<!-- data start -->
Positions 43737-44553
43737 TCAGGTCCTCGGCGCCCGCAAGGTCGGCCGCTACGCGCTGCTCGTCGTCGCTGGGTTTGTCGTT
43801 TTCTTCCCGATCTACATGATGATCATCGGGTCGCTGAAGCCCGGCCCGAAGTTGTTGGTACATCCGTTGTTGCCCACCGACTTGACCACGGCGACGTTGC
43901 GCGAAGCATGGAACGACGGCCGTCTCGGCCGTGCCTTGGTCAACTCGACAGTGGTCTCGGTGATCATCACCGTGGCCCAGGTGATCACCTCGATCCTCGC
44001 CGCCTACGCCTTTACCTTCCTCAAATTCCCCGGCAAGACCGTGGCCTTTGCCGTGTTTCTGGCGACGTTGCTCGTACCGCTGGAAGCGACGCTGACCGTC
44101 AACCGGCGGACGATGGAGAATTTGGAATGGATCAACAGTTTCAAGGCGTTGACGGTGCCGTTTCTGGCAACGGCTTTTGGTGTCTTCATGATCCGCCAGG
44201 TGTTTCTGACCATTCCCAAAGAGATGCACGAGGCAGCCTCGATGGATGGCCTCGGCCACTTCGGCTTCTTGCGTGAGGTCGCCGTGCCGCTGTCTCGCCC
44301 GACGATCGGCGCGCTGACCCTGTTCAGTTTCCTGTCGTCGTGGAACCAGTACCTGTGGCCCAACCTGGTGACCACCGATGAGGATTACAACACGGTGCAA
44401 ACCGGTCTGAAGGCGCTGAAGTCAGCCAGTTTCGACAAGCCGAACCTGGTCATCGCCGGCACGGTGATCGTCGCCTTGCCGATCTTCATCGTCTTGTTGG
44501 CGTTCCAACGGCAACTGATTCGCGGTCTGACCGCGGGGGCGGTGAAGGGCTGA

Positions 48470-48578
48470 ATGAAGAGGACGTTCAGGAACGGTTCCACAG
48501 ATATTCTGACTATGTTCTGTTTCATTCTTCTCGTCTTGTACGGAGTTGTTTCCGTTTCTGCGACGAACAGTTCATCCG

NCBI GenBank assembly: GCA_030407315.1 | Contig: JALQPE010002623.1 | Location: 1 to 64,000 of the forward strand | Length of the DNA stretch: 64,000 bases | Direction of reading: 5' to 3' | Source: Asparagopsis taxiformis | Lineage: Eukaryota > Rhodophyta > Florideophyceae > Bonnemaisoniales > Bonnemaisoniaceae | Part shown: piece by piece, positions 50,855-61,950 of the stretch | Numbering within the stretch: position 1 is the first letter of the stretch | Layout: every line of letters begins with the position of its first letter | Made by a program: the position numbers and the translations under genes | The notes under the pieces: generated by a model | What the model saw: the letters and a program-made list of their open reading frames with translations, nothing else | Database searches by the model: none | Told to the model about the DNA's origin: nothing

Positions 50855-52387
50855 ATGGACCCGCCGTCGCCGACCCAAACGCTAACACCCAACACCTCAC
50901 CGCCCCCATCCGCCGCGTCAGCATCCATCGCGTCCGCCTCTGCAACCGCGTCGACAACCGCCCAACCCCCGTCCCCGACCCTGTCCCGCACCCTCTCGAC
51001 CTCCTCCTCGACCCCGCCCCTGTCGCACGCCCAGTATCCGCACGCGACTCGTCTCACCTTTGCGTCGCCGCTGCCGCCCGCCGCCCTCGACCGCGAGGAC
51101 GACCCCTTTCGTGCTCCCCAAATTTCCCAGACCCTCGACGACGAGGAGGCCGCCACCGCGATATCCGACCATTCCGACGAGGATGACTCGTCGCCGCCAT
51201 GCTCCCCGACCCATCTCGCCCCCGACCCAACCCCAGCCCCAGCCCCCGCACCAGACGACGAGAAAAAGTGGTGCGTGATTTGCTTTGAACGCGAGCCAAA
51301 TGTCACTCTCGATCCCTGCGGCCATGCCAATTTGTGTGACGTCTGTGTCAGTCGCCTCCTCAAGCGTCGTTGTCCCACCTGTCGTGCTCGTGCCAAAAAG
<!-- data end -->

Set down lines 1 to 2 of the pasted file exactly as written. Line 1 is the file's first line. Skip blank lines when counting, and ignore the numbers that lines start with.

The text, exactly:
Positions 43737-44553
43737 TCAGGTCCTCGGCGCCCGCAAGGTCGGCCGCTACGCGCTGCTCGTCGTCGCTGGGTTTGTCGTT